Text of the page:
On January 30, 2020, the SEC issued guidance on the use of key performance metrics for public companies discussing their financial results and proposed amendments to certain financial reporting requirements. The published remarks of the SEC Chair Clayton and two other commissioners accompanying these actions show that there was also a dialogue about the role of the SEC in developing standards for reporting on environmental and climate-related issues, a topic not addressed in the guidance or proposals.
Key Performance Metrics
In Management's Discussion and Analysis of Financial Condition and Results of Operations ("MD&A"), a company must disclose information that it believes is necessary to understand the company's financial condition, changes in financial condition and results of operations, even if the information is not otherwise specifically required by the rules. This discussion should include statistical data that in the company's judgment enhances a reader's understanding of the MD&A.
Key performance metrics are statistical data that reveal the particular circumstances of the company. Examples include same store sales, sales per square foot, total customers or subscribers, average revenue per user, daily or monthly active users or usage, active customers, net customer additions, total impressions, number of memberships, traffic growth, comparable customer transactions increase, voluntary or involuntary employee turnover rate, percentage breakdown of workforce, total energy consumed and data security measures (e.g., number of breaches or customers affected by a breach).
The SEC's new guidance encourages companies to disclose and discuss their key performance metrics in MD&A but also outlines some significant conditions on their use. The SEC indicated that, based on the facts and circumstances, it would generally expect the following disclosures to accompany a performance metric:
- A clear definition of the metric and how it is calculated;
- A statement of the reasons why the metric provides useful information to investors; and
- A statement indicating how management uses the metric in managing or monitoring the performance of the business.
The SEC also expects that generally the same metrics would be used from quarter to quarter and would be calculated and presented in the same way each quarter. Any changes in the way a metric was calculated or presented should be explained, with a discussion of the impact and the reason for the change. The company should consider whether there are estimates or assumptions underlying the metric or its calculation and determine whether disclosure of those estimates or assumptions should be made. If the metric involves a non-GAAP number, the company must follow the rules for non-GAAP numbers.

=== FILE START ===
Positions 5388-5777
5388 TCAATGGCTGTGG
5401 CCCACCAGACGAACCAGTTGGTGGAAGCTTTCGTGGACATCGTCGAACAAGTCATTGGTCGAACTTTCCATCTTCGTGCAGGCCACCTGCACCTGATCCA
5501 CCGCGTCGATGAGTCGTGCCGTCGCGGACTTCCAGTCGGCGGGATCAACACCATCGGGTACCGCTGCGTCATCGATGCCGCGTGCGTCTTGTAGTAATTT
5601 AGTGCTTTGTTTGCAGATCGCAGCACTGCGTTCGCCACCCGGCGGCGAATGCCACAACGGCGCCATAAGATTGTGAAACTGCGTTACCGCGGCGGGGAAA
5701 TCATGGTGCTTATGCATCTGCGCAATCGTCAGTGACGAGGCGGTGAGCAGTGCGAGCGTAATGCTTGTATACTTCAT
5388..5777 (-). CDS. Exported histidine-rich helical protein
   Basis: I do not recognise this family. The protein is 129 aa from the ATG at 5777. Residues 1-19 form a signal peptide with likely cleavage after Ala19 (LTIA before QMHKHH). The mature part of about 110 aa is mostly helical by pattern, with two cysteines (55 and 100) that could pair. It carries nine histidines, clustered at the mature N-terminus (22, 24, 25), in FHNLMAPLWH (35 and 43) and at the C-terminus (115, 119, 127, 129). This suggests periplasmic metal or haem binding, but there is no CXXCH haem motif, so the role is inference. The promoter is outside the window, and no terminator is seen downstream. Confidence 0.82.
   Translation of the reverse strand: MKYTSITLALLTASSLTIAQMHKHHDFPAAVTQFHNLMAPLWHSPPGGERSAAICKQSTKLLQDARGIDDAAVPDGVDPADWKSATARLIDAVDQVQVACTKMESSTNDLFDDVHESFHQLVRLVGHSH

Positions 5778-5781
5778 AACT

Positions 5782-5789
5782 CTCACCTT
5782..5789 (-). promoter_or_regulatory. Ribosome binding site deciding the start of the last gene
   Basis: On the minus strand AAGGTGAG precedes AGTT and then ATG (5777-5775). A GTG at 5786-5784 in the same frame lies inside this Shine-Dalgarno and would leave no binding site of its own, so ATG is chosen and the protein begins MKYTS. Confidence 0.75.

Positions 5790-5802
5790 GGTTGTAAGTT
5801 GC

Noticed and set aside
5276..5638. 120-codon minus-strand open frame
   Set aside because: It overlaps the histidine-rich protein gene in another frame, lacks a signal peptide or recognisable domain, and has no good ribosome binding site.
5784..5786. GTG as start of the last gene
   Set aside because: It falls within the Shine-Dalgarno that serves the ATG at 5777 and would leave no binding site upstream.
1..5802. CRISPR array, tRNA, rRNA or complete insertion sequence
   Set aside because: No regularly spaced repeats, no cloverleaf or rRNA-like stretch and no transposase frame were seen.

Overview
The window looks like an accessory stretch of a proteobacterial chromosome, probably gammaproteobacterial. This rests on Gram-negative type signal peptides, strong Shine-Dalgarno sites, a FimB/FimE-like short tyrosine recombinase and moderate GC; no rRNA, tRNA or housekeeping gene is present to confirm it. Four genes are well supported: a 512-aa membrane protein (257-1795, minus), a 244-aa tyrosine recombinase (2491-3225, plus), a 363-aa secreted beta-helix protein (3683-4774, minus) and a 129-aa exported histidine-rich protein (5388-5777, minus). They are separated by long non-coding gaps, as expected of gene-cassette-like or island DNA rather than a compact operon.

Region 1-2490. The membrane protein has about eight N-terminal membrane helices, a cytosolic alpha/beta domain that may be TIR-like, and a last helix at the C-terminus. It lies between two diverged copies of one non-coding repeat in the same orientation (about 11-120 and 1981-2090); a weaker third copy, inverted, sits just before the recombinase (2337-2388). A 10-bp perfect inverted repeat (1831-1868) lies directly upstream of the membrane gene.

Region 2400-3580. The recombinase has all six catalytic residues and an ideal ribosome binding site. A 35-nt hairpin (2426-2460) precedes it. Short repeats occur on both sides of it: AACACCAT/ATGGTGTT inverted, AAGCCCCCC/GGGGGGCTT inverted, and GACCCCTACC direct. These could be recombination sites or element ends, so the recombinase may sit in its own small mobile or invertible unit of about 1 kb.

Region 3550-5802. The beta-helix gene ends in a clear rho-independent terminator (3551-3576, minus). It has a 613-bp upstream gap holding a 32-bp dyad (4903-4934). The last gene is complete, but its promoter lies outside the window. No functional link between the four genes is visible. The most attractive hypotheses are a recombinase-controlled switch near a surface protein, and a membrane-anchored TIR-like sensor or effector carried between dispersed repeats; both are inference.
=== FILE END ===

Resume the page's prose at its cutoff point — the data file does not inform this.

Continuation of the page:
Companies must maintain disclosure controls and procedures that extend to the calculation and use of key performance metrics.
The guidance on key performance metrics applies broadly to U.S. companies and foreign private issuers that file reports with the SEC, as well as companies that report pursuant to the SEC's Regulation A. Companies should take care that their informal disclosures of key performance metrics in press releases or other media are consistent with their disclosures made in their SEC reports.
Financial Reporting Proposals
As part of its ongoing disclosure effectiveness review, the SEC proposed changes to Items 301, 302 and 303 of Regulation S-K, as well as Forms 20-F and 40-F for foreign private issuers. The proposals include:
- The elimination of the requirement to provide five years of selected financial data;
- The elimination of the requirement to provide two years of selected quarterly data;
- A required statement of the objective of MD&A;
- An enhanced disclosure of capital resources and cash requirements;
- The replacement of the required disclosure of off-balance sheet arrangements (Item 303(a)(4)) with an instruction to discuss such arrangements in the broader context of MD&A;
- The deletion of tabular disclosure of contractual obligations; and
- A revision to the interim reporting requirements (Item 303(b) of Regulation S-K) to permit companies to compare their most recent quarterly results to the then most recently completed quarter rather than the corresponding quarter of the prior year.
In the view of Commissioner Lee, the proposal to modernize financial reporting through the changes described above ignored the elephant in the room: the need for greater disclosure of climate risk and the demands of institutional investors and shareholder activists for more detailed, consistent and reliable reporting on sustainability issues. Under the SEC's existing guidance on climate change, dating from 2010, companies must disclose environmental and climate-related matters pertaining to their businesses where material under the existing SEC disclosure framework. This information tends to vary considerably from company to company. While companies often make voluntary, supplemental reports, the lack of a consistent set of standards is problematic for both the companies and investors. As noted by Commissioner Lee, various private initiatives to create sustainability reporting standards have thus far failed to provide the level of consistency or reliability sought by market participants.
In response to Commissioner Lee, Chair Clayton emphasized the complex, uncertain and forward-looking nature of climate-related disclosures and the SEC's continuing engagement with market participants and others on these issues. By contrast, Commissioner Peirce lauded the SEC's existing principles-based focus on materiality and doubted that additional sustainability information was actually material to investors.